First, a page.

My position on the coalition Government’s cuts has been well documented on the pages of the Morley Observer & Advertiser.
The rise in VAT to 20 per cent was the wrong tax rise at the wrong time. And the cuts have gone too far, too fast. The economy was recovering from the international financial crisis but this recovery was choked off and our economy has flat-lined since the summer of 2010.
Here in Morley the impact has been acute. People on middle and lower incomes have less money in their pockets. Prices are rising faster than wages and reforms of child benefit, tax credits, Disability Living Allowance and other financial support have led to a surge in people getting in touch with me for help. Despite promises that the frontline would be protected, cuts in policing budgets are impacting on our local police teams. Morley Fire Station was threatened because of cuts in fire service budgets.
Of course cuts and savings needed to be made. But savings should be fair.
Why have the wealthiest areas of the country not seen big cuts in their fire and rescue budgets? Why has Leeds City Council had to make bigger cuts than other areas? And why are the richest people in the country about to receive a tax cut worth £100,000 a year while families in Morley are having their tax credits reduced?
Locally we’re united in arguing against this unfairness. Despite vastly different levels of need and deprivation, Leeds will soon have the same budget per person as much wealthier areas like Wokingham in Berkshire. Politicians from all the main parties across the city are writing to the Secretary of State for Local Government to express our concern at the impact of the cuts on our communities. It’s good to see cross party agreement. It would be better if there was some more fairness from national Government too.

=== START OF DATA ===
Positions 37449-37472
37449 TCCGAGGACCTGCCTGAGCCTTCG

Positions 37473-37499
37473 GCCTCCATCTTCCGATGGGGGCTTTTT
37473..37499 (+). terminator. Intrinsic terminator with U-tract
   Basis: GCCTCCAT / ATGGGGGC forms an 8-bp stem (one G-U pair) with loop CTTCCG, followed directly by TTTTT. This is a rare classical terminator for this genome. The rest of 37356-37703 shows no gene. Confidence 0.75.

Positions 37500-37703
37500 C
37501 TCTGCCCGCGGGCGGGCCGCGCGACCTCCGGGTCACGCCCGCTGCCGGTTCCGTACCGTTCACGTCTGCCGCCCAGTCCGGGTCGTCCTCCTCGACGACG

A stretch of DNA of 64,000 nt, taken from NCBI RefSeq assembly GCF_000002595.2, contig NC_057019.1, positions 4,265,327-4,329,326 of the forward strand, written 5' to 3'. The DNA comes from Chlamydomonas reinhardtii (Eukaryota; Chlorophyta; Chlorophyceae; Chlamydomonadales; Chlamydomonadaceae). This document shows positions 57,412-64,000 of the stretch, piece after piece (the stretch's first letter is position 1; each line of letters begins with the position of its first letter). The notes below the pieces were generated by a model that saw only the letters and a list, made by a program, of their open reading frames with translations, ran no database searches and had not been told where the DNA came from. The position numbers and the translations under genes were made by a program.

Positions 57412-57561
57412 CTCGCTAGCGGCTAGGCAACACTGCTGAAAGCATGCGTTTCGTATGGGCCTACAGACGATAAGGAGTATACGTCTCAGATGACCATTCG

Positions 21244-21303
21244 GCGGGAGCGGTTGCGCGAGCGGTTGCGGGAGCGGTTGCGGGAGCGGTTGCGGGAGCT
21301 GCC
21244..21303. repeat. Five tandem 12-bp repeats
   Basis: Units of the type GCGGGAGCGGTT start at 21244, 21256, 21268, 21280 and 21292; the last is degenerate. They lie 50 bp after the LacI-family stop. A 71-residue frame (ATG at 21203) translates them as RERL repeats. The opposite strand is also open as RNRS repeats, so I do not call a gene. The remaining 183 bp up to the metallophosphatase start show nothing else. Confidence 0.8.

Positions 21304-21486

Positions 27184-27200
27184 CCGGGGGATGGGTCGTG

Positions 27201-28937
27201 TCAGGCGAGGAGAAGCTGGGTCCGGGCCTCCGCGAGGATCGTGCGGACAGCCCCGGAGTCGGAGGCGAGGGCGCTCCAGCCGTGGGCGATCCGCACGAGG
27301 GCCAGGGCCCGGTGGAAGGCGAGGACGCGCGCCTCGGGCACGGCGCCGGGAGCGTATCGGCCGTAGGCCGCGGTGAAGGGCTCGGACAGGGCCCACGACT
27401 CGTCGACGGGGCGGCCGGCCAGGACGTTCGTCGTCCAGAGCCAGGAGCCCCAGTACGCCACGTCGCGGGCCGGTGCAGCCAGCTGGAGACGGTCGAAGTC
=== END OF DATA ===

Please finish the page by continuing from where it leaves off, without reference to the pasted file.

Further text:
Down in Westminster I’ll continue to pursue the injustice of decisions being taken. Unfortunately, we’re not out of the woods yet. The economy continues to struggle. I fear that unless there is a proper plan to support jobs and growth, families, pensioners and small businesses will continue to struggle.
Close to home there is some good news for sports fans. Bruntcliffe school will soon have a state of the art, all weather pitch, which will be available for the whole community to enjoy.
Over the last few months I’ve been working with local councillors to persuade Leeds City Council to release the final piece of funding. Section 106 money from the Council is funding linked to new building developments and means the community get something back.
I met up with headteacher, Heather Scott, Couns Mark Dobson and Neil Dawson to see how the work was coming along and to see confirmation of the final piece of funding. The new pitch will be a brilliant resource. I’m looking forward to seeing the pitch when it’s finally finished in a few weeks.